It’s no surprise that 93 percent of teenagers ages 12 – 17 now go online regularly, and that 73 percent of them also have profiles on social networking sites, according to Netsmartz.org. What may be more of a shock to some is that a report issued by the Joan Ganz Cooney Center found that 31 percent of children between the ages of 8 and 10 own cell phones. Additionally, the report noted, children ages 8 – 18 are, on average, exposed to media such as TV, cell phones and video games for a whopping 10.75 hours a day.
With cell phone and internet use occurring more often and at a younger age, parents should consider how best to protect their children from online threats, and talk to them about risky online behavior. Thankfully, new regulations may be able to better protect web-connected kids and help parents teach their kids about staying safe online.
Protecting kids while they’re online
In December 2012, the U.S. Federal Trade Commission updated the Children’s Online Protection Policy Act (COPPA) to better protect children online. The new legislation, which takes affect on July 1, regulates how websites can “collect, distribute or use the personal information of children under 13.”
Personal information includes everything from photographs to videos to geographical location. The law also impacts how “persistent identifiers,” like mobile device identification, can be used to track information across multiple platforms, devices and websites, unless companies are only using the data internally. Apps that are marketed to kids will have to get parental approval before collecting and sending information to third parties.
Minyanville.com’s Christopher Witrak wrote recently about the COPPA changes, the threats that kids and teens face when they go online, and potential loopholes that companies can take advantage of.
“Developers of ads and software only have to adhere to this ban on personal information gathering if they possess ‘actual knowledge’ that the website or app featuring their content targets children,” wrote Witrak. “For example, Facebook‘s ‘Like’ button software and advertisements hosted by ad networks will not land their creators in legal trouble if they lack any way of knowing that the hosting site aims its content at children.”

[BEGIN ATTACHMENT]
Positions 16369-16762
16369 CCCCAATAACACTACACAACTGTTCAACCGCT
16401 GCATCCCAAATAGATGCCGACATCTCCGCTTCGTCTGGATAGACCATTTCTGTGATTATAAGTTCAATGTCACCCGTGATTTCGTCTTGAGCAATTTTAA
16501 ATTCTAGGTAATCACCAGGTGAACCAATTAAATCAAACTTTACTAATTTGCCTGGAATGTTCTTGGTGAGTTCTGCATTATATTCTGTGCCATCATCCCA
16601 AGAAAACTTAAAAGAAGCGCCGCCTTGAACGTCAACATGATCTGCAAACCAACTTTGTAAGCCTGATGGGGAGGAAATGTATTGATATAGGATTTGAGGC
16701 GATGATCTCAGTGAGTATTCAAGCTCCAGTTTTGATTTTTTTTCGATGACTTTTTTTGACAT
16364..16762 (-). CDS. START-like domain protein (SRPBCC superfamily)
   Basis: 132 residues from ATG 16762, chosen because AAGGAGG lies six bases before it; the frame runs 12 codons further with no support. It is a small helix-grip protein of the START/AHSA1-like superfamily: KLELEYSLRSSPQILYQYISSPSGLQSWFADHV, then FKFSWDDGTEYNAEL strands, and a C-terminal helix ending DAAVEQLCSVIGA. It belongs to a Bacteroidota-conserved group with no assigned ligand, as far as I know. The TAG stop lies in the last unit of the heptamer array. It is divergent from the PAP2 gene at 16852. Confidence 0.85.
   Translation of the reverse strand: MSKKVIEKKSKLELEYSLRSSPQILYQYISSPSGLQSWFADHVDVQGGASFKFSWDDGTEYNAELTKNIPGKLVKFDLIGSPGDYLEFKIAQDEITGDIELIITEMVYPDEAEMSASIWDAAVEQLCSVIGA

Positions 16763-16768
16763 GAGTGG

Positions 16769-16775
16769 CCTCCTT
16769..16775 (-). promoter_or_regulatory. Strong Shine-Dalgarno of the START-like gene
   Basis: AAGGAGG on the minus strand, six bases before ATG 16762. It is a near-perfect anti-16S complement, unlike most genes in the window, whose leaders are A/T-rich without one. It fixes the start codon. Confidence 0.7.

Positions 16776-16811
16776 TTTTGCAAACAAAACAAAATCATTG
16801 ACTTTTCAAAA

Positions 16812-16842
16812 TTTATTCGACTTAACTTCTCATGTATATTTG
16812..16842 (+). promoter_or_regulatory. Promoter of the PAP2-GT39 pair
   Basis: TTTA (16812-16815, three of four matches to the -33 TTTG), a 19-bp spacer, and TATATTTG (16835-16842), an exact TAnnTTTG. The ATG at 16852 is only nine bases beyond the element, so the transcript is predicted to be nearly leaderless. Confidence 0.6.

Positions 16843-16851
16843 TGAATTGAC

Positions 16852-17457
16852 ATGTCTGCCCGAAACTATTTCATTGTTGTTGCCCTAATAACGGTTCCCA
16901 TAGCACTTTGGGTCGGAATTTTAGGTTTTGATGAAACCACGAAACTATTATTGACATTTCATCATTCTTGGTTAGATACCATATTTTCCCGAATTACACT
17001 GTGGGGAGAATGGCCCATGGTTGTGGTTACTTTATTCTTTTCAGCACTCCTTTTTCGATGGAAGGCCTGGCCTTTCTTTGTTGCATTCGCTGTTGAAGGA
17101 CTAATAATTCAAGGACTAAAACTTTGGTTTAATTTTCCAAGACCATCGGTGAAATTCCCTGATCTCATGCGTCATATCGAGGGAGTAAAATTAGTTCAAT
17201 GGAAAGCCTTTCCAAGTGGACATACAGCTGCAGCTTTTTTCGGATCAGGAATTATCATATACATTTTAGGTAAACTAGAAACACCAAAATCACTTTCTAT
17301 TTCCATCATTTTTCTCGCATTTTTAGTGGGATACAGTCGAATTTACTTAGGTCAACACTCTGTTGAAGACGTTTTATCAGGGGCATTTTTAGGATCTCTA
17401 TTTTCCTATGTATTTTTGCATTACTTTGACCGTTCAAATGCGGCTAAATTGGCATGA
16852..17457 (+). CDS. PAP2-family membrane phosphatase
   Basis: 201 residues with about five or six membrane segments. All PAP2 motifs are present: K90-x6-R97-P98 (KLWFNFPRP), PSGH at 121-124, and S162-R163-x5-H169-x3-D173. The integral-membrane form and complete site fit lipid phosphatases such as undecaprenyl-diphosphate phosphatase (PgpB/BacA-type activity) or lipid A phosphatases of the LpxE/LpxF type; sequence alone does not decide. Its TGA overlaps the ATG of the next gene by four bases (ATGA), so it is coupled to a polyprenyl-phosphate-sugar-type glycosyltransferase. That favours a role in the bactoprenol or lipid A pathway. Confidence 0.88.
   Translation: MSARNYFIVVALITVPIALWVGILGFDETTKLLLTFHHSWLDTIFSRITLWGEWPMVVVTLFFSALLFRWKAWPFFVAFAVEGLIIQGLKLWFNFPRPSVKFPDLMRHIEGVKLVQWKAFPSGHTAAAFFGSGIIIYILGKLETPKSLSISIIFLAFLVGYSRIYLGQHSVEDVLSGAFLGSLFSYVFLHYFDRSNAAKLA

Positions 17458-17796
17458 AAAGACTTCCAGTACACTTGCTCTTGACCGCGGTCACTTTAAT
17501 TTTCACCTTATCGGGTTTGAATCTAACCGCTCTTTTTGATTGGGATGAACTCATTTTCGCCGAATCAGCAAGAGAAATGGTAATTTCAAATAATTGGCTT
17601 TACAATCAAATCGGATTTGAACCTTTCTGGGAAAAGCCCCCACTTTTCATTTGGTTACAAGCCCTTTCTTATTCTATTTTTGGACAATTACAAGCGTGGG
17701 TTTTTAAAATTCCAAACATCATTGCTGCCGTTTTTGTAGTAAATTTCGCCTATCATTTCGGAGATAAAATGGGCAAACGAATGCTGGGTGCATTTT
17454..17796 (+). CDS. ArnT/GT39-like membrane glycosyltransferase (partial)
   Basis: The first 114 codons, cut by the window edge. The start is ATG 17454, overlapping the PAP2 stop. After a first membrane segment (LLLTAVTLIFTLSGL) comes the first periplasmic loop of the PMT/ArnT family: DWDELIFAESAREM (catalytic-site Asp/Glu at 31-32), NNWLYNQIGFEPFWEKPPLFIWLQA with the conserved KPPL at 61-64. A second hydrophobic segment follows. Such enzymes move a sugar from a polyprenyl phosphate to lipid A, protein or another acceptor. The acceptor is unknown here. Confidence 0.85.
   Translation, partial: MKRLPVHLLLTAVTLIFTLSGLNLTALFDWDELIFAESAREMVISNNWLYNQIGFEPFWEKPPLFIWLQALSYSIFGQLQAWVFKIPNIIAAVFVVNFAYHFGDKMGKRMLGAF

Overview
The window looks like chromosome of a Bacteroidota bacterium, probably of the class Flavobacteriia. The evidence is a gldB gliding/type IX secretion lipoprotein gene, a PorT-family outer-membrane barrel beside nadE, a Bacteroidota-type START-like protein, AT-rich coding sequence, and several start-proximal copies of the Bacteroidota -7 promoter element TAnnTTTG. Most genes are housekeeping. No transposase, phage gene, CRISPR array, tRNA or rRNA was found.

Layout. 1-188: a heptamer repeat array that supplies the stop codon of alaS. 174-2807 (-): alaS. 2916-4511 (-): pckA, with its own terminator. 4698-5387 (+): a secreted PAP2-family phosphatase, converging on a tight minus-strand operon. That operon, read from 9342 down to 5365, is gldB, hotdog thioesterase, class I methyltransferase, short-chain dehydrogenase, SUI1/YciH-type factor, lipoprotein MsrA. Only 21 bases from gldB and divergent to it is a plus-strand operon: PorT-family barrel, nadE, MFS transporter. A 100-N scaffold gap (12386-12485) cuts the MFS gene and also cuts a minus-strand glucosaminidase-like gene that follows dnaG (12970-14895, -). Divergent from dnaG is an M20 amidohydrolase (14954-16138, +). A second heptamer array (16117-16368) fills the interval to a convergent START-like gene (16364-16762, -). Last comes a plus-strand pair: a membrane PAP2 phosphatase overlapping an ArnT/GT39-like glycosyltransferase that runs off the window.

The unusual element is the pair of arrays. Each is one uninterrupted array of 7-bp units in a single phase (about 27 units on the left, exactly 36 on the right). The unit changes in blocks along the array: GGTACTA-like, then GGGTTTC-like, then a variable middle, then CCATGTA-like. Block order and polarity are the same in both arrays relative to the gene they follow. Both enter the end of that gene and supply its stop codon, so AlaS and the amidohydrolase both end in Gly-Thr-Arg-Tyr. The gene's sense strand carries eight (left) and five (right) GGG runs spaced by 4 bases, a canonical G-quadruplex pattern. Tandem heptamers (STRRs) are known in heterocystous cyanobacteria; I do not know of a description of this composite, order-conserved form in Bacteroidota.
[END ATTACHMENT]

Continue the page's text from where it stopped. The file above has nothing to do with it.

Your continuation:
While it’s important for kids to learn about the dangers they may face online, parents also need to be aware of the potential risks so they can keep their children safe. The Calgary Herald reported recently that Alberta, Canada is now offering parents a web-based class that teaches them about online risks that may affect their children. According to the writer, Jessica Bell, ALERT’s Child Exploitation unit identified more than 440 cases of online child exploitation that were investigated in Alberta in 2012. Additionally, they reported that one in three Canadian teenagers accepted a Facebook friend request from a stranger.
The class, called Internet Savvy, educates parents about the risks that kids face online, from social network sites to online marketing to cyberbullying. At the start of the class, parents are asked questions about their child’s online life – and most answer only one of five questions correctly.
“We’re trying to create an awareness among parents that we don’t know as much as we think we know about what our kids are doing and that we do need to have those open conversations with our children and we do need to be aware of what our children are doing,” said Sarita Dighe-Bramwell, manager of policy and casework at Canadian Human Services, in an interview with Bell.
Kids and social media
Although Facebook and other social media sites make it challenging for parents to monitor their kids’ online activity, Caringforkids.com listed recommendations from the Canadian Pediatric Society that are intended to educate parents about how their children can use social media responsibly.
- Ask kids about how they’re using social media to talk to their friends.
- Develop rules and best practices for how kids use each site (Facebook, Instagram, Twitter), since different sites have unique privacy settings.
- Discuss appropriate times of day to access social media.
- Set limits for the amount of time spent on social media.
- Supervise kids’ online activity (this might involve reviewing their social media accounts, cell phone use or moving their computer into a common area).
- Outline what they are and aren’t permitted to do on social media sites (kinds of content they can post, who they can talk to).
- Explain the consequences if they break any rules.
Parents may also want to consider investing in computer monitoring software that allows them to block applications, regulate what digital content their kids can access, how long they spend online and track which websites kids visit.
Do you have any other tips for parents looking to protect their kids online? Please share your thoughts below!